4.17.2013

Reflections on faith in human nature

I've been in a funk for the last two days since the Boston Marathon bombings. I don't feel right about putting up the post I had originally planned before addressing this, since it's been so heavy on my heart. It just doesn't feel right. A huge part of me is deeply saddened- for the victims, those injured, those affected, and for this changing world I hope to bring children into someday. The country I knew as a child has changed drastically over the last 30 years. My husband and I were discussing this at length yesterday- and it seemed we had a moment of silence between us contemplating the fact, and mourning it. 

I've been living in Australia now for almost 6 months. I have lived abroad now through three major tragedies in the United States, including: Hurricane Katrina (during the time I was a Peace Corps Volunteer), the Newtown shooting, and now the Boston Marathon bombings. It's hard when people in your home country are suffering. Your first reaction is that you want to be there, how to help, you want answers, and you stay up to all hours of the morning to hear press conferences and presidential speeches. You immediately email all your family just to touch base and tell them you love them. You are reminded of the fragile nature of life and in that moment, it seems to smack you right in the face.

This tragedy hit home really hard, and I know why. Officially last July, I married into a family of runners. My father-in-law it seems is constantly preparing for a marathon or road race, running nine miles, in the snow if he has to, on a regular basis. My sister-in-law actually coordinates and plans large road races and has run the Boston Marathon herself in the past. My husband and his two brothers who all ran cross-country in high school, still run races as much as they can now. I had the pleasure of running my first 5K two summers ago. I was nervous, excited, and ran the entire race with my sister-in-law by my side. I got my first taste of what running a race like that felt like. It was amazing!

On Monday morning (Australia time) Sunday night (USA time), I watched the live press conference President Obama gave. and I cried. I cried hard. I saw my own beautiful family in all the faces of the runners and spectators of the marathon. I spent that morning online reading as much as I could to try to find answers at to what could have happened, who could have done this?! I came across a beautiful quote by Kathrine Switzer who famously ran in the 1967 Boston Marathon.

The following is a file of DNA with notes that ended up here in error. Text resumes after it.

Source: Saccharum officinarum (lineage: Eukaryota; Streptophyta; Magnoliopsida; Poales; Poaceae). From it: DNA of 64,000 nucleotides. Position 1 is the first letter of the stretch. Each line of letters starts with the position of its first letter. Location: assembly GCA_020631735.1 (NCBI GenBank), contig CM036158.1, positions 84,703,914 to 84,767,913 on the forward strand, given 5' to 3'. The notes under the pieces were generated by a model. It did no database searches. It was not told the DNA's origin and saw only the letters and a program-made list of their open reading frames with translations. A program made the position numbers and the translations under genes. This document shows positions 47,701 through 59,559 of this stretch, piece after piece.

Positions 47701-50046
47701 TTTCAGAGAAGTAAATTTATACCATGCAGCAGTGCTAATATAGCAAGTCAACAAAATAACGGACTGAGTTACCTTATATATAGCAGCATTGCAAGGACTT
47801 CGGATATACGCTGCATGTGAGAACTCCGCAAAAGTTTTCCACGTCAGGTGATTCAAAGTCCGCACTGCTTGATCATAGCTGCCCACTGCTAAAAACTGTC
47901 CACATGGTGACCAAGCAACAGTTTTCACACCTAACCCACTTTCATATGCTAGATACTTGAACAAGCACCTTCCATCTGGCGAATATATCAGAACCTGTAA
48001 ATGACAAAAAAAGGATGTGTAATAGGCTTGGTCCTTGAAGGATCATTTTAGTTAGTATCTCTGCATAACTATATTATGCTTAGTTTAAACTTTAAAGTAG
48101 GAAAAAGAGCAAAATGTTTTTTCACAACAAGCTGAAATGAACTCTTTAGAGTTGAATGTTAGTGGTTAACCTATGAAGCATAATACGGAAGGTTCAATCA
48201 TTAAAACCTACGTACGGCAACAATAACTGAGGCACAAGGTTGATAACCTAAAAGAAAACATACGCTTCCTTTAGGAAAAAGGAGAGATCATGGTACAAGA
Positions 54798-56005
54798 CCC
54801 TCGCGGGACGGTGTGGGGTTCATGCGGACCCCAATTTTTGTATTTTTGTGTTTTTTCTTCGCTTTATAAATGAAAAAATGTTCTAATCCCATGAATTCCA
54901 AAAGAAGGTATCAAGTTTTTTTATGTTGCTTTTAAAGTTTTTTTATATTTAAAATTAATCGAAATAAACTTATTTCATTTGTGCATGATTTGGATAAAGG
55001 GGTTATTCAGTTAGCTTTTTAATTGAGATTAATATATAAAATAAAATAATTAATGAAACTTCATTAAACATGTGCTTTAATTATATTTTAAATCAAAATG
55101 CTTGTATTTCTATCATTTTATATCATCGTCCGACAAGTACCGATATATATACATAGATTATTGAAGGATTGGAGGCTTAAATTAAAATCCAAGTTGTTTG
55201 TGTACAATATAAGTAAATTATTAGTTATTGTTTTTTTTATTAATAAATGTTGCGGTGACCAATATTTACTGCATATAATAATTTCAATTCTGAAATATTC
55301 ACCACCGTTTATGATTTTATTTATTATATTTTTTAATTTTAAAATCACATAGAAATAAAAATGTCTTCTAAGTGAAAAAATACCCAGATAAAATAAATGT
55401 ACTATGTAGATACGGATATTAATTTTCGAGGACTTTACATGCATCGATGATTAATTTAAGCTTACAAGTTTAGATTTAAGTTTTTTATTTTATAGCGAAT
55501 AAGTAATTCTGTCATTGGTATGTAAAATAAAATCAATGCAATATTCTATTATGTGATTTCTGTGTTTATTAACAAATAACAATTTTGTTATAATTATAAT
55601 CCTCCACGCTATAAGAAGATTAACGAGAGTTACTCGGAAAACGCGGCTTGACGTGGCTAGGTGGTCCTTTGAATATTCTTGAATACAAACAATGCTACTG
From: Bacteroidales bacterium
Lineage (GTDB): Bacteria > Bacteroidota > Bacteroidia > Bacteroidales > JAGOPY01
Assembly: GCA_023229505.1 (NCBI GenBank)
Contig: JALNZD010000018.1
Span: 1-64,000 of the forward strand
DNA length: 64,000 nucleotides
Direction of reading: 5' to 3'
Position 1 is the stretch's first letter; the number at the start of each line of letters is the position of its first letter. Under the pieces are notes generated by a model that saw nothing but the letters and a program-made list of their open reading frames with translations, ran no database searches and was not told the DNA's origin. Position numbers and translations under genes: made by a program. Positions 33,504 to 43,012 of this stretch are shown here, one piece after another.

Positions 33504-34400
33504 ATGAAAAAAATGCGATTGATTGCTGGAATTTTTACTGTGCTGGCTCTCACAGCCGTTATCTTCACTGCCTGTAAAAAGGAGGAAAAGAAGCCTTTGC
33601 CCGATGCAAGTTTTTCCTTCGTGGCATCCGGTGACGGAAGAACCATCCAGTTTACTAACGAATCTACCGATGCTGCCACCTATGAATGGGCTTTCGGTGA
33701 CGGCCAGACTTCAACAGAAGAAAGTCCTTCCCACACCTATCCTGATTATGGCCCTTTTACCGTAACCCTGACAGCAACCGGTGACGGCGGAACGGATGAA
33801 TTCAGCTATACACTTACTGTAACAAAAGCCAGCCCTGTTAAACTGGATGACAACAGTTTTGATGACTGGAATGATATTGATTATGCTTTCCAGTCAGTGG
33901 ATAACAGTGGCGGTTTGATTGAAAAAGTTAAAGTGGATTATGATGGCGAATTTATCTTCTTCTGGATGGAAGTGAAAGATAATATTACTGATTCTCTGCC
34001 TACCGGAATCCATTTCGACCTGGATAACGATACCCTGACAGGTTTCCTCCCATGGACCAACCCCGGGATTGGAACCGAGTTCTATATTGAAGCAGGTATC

"If you are losing faith in human nature, go out and watch a marathon". -Kathrine Switzer


At that time, the marathon was all-male, women were not allowed to run. She registered as K.V. Switzer, showed up in big baggy sweats, was given the bib number 261, and set out to run the marathon. One of the race officials, saw her, ran to rip her bib number off, and shouted "Get the hell out of my race!". You can see from the photos that her boyfriend, at the time, and male companions shoved him out of the way. It made headline news across the world the next day. I love this photo, the faces, the energy of it all. What was striking to me was the hate you could see in the man's face as he raced toward Kathrine and tried to remove her from the race. Did he really think that by ripping her bib number off, that would stop her from continuing to run? And why did he think the Boston Marathon was "his race"?

As I waited and still wait for answers on who could have committed such a horrible crime, I felt like I saw the answers in this photo. It doesn't matter what they look like, man, woman, skin color, what their purpose was, what extremist belief they might subscribe to, I know it was someone who is full of hate. The person(s) who committed this horrific crime selfishly view the world as "their world". Like this incident in the photo, the Boston Marathon bombings also made front page news across the world and have also become an incredible example of humans, strangers taking care of one another in a crisis. After completely exhausting themselves from running over 26 miles (42km), people didn't walk to help others that day, they ran. I can't help but continue to have faith in human nature.